Posts for: November, 2020
Foot and ankle dislocations are common injuries that result from trauma. If there is enough force, a direct trauma can cause a bone to break, or fracture. But when this force is directed around a joint, it can cause one segment of the joint to become misaligned, or dislocated. While the shoulder is the most commonly dislocated joint in the human body, the joints of the foot and ankle are not far behind. If left untreated, these injuries can cause severe pain and disability.
Timing is critical for proper management of foot and ankle dislocations. After 24 hours, swelling around the injured joint sets in and makes the bones more difficult to relocate. Additionally, the ligaments that normally maintain the alignment of the joint may become locked in their new position. Closed manipulation, also referred to as closed reduction, of the involved joint is the first line of treatment to re align the joint into its normal position. This is often done only after administration of an anesthetic block to minimize pain during manipulation. Once the joint is realigned, it is critical to keep the foot immobilized so that the bones do not re-dislocate. If the injury cannot be reduced through manipulation, surgical intervention may be necessary. This usually involves using a wire or pin to re align the bones of the joint.
Do not underestimate the importance of a properly aligned foot. As mentioned, timing is crucial for proper management of these devastating injuries. After any bone or joint injury, do not hesitate to make an appointment with the skilled doctors of Advanced Podiatry!
Athletes Foot is probably the best known infection you can pick up at the gym. It’s an itchy rash that is usually red, inflamed, and scaly. It is highly contagious and can be caught anytime you are barefoot, in open toed shoes, while wearing wet or damp socks, or shoes.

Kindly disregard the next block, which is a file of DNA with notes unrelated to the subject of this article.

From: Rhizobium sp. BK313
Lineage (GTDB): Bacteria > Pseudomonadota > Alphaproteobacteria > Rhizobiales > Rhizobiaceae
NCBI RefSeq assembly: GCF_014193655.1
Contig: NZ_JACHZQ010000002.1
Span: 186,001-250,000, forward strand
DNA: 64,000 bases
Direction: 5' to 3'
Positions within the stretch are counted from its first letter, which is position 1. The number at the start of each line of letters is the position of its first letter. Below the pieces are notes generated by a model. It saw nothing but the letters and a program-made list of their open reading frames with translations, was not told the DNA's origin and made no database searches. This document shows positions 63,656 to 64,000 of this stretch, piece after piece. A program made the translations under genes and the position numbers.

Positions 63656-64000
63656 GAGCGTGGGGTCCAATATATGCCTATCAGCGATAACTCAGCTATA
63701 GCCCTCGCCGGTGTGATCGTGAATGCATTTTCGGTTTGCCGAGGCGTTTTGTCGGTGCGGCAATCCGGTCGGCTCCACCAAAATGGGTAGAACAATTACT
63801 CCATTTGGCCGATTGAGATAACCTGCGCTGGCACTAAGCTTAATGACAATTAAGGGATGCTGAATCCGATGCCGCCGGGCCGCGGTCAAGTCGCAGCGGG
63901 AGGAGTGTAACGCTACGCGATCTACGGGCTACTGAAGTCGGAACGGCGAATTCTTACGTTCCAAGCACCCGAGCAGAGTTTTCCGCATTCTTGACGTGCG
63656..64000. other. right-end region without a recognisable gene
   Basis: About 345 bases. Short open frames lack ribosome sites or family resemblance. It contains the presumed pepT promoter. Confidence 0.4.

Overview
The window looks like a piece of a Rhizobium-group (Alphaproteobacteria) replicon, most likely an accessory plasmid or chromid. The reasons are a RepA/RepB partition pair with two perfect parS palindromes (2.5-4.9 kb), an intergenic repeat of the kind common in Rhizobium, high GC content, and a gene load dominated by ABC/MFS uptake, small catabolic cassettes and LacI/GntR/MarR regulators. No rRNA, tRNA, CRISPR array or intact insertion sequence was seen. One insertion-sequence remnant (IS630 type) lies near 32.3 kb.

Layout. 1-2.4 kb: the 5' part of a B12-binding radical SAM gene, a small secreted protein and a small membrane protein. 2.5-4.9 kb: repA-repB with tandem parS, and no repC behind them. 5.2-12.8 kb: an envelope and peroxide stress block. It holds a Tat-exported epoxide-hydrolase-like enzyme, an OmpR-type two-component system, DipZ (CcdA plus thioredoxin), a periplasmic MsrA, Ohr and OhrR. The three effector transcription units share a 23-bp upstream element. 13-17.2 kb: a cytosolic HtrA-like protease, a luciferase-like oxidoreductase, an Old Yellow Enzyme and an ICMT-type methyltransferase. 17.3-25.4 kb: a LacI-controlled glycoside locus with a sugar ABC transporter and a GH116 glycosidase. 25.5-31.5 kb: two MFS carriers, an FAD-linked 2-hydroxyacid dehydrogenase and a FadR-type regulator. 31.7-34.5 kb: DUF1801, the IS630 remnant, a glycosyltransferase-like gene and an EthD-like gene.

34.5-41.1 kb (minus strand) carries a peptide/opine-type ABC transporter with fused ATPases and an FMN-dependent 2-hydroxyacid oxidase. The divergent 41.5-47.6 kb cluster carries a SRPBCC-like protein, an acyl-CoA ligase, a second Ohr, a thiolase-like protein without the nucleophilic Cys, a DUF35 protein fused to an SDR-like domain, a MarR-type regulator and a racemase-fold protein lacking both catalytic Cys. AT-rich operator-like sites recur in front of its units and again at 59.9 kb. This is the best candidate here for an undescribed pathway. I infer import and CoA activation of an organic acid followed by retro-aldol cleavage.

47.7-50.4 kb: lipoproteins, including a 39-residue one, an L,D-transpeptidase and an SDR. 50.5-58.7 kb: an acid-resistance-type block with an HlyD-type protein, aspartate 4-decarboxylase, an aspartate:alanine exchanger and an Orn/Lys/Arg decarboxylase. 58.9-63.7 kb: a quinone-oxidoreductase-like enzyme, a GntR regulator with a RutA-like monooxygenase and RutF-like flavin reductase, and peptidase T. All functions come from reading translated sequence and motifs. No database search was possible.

With fall sports in full swing, one of the more common consults we have been seeing in our offices is soccer related injuries in pediatric patients. If overlooked, these injuries can be devastating and lead to long term pain and disability.
Because of the fast pace and cutting movements involved in soccer, ankle sprains are fairly common. When the foot rolls under the ankle, this creates tension on the ankle ligaments. If the force is great enough, these ligaments can become “sprained” – meaning that they become elongated, and in some cases partially or even fully torn. There is immediate pain associated with an ankle sprain. But if these injuries linger, they can lead to long term stiffness and pain with activity. Identifying an ankle sprain is critical, as seeking immediate treatment can prevent the long term effects of these injuries. Management of ankle sprains includes x-rays to rule out bony injuries, immobilization with a walking boot or ankle brace, and physical therapy. Some practitioners may also recommend an anti-inflammatory medication to reduce swelling and relieve pain.
Another common condition that affects young soccer players is Sever’s disease, also known as calcaneal apophysitis. This painful condition results from pain and swelling around the active growth plate in the back of the heel bone. This growth center appears around ages 7-8 and closes at 12-14 years of age. Children who are active and play fast paced sports such as soccer may irritate this growth center. Management of Sever’s disease includes rest or activity modification, shoe modification, icing, stretching of the Achilles tendon, and physical therapy. Because this condition is self-limiting and will cease to cause pain when the growth center closes, the goal of managing Sever’s disease is aimed at mitigating symptoms.
While not often thought of as a sports injury, ingrown toe nails are common amongst young soccer players. The tight cleats worn while playing soccer combined with the trauma from kicking the ball can exacerbate and sometimes even cause ingrown toe nails. If left untreated, ingrown nails can become severely painful and can cause infection.
There are a myriad of injuries and pathologies seen in children who play soccer. Do not hesitate to bring your child in for evaluation so that they can be managed appropriately by the experts of Advanced Podiatry!